In this example I use the visit web page trigger in the smart list with change data value steps in the flow to show how you can set field values equal to trigger tokens and to show you all of the trigger tokens that are available for this activity:

  1. {{trigger.Trigger Name}}
  2. {{trigger.Name}}
  3. {{trigger.Web Page}}
  4. {{trigger.Client IP Address}}
  5. {{trigger.Referrer}}
  6. {{trigger.Search Engine}}
  7. {{trigger.Search Query}}


Looking at the results tab it is noticeable that the {{trigger.Name}} is the same as the {{trigger.Web Page}}, which makes sense since the web page is the object of the trigger.






Smart campaign to transfer trigger tokens to fields



Fields set equal to trigger token values

Aside from simply setting field values equal to trigger tokens, you can also use these trigger tokens within conditional logic in your flows. Unfortunately, you cannot use trigger tokens within flow choices directly so you have to use a “Dummy” field to store the trigger token context and then use this field value in your flow choices.


In one of our MQL campaigns we trigger on certain form fills and then use the “Dummy” field in the choices of the Change Data Value flow step to decide what value to set a person’s MQL Source Detail field to based on the form they filled out (since the form name is in the Dummy field via the {{trigger.Name}} token).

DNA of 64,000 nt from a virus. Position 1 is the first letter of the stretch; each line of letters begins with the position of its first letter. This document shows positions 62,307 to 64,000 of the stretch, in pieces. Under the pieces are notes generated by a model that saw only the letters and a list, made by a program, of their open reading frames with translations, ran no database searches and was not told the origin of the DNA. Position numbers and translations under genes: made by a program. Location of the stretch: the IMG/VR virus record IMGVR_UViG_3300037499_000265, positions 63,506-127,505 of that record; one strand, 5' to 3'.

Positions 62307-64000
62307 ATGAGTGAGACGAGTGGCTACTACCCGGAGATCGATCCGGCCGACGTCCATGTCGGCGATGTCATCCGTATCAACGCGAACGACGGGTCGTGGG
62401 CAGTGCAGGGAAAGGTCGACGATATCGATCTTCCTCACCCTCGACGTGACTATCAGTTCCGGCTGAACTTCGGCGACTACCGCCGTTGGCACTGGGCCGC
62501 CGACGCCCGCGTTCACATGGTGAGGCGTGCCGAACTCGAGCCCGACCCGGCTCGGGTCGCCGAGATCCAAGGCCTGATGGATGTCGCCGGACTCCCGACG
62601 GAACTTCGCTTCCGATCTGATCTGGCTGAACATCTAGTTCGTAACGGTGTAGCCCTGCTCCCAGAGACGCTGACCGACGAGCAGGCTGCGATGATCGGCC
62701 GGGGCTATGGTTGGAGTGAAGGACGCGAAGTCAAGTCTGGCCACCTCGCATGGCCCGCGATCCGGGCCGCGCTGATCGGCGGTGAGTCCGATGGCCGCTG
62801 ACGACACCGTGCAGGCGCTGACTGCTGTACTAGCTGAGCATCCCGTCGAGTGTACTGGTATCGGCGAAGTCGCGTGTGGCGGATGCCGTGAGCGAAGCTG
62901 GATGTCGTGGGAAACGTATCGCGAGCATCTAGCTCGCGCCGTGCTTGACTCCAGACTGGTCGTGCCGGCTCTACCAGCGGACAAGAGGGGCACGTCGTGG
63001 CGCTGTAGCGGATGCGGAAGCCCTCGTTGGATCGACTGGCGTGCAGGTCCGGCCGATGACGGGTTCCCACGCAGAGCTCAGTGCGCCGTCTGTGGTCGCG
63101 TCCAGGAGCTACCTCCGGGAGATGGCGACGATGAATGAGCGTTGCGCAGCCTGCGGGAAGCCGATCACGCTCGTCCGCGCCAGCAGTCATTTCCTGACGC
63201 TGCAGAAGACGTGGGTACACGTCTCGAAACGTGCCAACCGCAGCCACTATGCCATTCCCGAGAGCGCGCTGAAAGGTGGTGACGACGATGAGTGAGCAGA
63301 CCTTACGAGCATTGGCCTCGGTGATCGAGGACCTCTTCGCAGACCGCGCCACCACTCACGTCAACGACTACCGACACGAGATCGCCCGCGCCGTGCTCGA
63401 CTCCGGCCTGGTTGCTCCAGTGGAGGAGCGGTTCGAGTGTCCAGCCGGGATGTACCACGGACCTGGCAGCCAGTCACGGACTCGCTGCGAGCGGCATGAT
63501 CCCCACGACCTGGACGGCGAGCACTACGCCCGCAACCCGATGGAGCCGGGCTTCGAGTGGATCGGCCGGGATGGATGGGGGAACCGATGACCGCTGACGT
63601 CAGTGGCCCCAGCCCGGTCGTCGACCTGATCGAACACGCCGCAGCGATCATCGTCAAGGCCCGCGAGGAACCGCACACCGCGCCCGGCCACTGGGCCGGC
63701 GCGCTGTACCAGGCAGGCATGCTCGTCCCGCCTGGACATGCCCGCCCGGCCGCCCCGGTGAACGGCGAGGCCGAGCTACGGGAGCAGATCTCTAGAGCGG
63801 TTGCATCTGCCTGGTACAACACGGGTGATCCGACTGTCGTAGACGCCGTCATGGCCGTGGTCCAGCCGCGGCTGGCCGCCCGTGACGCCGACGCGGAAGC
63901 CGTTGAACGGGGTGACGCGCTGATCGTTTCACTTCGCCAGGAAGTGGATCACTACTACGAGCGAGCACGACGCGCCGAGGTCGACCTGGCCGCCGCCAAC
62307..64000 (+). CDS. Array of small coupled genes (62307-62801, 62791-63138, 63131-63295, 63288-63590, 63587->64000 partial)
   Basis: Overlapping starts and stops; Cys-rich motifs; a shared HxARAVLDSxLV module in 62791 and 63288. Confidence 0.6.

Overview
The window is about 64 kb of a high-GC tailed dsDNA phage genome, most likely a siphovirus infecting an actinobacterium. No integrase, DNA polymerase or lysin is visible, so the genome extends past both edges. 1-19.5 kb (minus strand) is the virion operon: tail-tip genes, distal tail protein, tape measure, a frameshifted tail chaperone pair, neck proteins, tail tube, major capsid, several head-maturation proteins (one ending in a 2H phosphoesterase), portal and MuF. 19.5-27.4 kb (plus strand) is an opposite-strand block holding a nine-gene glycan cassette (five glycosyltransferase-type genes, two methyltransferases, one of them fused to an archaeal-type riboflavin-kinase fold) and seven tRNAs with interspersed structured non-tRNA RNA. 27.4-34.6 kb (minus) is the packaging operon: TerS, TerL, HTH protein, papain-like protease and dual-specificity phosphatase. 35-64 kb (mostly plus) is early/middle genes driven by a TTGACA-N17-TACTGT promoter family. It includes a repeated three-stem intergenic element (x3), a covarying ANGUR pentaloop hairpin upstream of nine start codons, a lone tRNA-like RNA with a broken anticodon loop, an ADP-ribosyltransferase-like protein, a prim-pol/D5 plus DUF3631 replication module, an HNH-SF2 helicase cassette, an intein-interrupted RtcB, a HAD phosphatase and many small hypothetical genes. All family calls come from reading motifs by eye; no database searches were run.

Trigger tokens used in flow logic


The advantage of using trigger tokens in this way means we can have a single smart campaign for many forms to set the MQL Source information instead of having 1 smart campaign for each form. This is especially useful when almost all the same flow actions need to be done for a form (or any asset in general) except one action that needs to be done differently based on the form, which is where trigger tokens can be used in choices.


The same principle can be applied to using 1 smart campaign for different triggers, when almost all the same flow actions need to be done for a trigger except one action that needs to be done differently based on the trigger.